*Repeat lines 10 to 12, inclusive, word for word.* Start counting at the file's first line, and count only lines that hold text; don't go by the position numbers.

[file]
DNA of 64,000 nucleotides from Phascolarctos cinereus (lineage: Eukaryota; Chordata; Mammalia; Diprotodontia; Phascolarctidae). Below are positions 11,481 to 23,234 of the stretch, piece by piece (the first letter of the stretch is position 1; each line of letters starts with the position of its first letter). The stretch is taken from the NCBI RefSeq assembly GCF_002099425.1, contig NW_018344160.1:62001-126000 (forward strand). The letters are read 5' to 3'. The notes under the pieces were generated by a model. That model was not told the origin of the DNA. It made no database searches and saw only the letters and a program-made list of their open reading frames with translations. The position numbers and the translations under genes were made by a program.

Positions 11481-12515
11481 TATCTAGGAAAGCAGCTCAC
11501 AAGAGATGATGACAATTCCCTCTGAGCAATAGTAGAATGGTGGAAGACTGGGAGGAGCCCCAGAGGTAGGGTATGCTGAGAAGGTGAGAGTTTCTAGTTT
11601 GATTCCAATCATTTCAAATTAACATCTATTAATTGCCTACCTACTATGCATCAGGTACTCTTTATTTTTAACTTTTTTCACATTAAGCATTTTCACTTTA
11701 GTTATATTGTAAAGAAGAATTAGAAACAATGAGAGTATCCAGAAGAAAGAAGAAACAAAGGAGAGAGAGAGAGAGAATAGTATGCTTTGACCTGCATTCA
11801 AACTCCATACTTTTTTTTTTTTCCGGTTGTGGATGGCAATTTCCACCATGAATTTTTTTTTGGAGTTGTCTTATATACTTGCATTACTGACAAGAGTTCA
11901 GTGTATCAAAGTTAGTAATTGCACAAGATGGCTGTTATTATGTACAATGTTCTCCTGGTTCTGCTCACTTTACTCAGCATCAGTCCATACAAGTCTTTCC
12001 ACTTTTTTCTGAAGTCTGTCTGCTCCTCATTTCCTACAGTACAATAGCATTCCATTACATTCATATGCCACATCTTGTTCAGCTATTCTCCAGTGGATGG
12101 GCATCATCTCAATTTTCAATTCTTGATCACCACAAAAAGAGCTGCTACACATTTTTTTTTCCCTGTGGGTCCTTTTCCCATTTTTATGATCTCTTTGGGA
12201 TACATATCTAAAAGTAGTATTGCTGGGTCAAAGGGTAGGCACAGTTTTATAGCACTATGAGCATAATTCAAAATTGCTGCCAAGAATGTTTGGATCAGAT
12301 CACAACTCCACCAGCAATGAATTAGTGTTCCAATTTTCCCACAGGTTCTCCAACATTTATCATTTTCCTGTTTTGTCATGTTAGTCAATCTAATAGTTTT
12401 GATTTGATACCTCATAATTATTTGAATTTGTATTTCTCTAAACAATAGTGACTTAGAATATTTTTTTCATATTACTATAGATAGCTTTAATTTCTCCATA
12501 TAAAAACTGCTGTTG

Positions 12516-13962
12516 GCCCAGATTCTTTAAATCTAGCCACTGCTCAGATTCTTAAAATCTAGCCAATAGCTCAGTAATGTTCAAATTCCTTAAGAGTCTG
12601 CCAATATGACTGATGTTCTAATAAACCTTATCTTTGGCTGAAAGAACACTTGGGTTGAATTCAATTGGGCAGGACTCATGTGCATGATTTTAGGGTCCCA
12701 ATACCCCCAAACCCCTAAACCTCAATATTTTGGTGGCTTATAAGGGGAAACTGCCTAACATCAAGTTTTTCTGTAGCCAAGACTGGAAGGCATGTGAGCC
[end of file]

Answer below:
12101 GCATCATCTCAATTTTCAATTCTTGATCACCACAAAAAGAGCTGCTACACATTTTTTTTTCCCTGTGGGTCCTTTTCCCATTTTTATGATCTCTTTGGGA
12201 TACATATCTAAAAGTAGTATTGCTGGGTCAAAGGGTAGGCACAGTTTTATAGCACTATGAGCATAATTCAAAATTGCTGCCAAGAATGTTTGGATCAGAT
12301 CACAACTCCACCAGCAATGAATTAGTGTTCCAATTTTCCCACAGGTTCTCCAACATTTATCATTTTCCTGTTTTGTCATGTTAGTCAATCTAATAGTTTT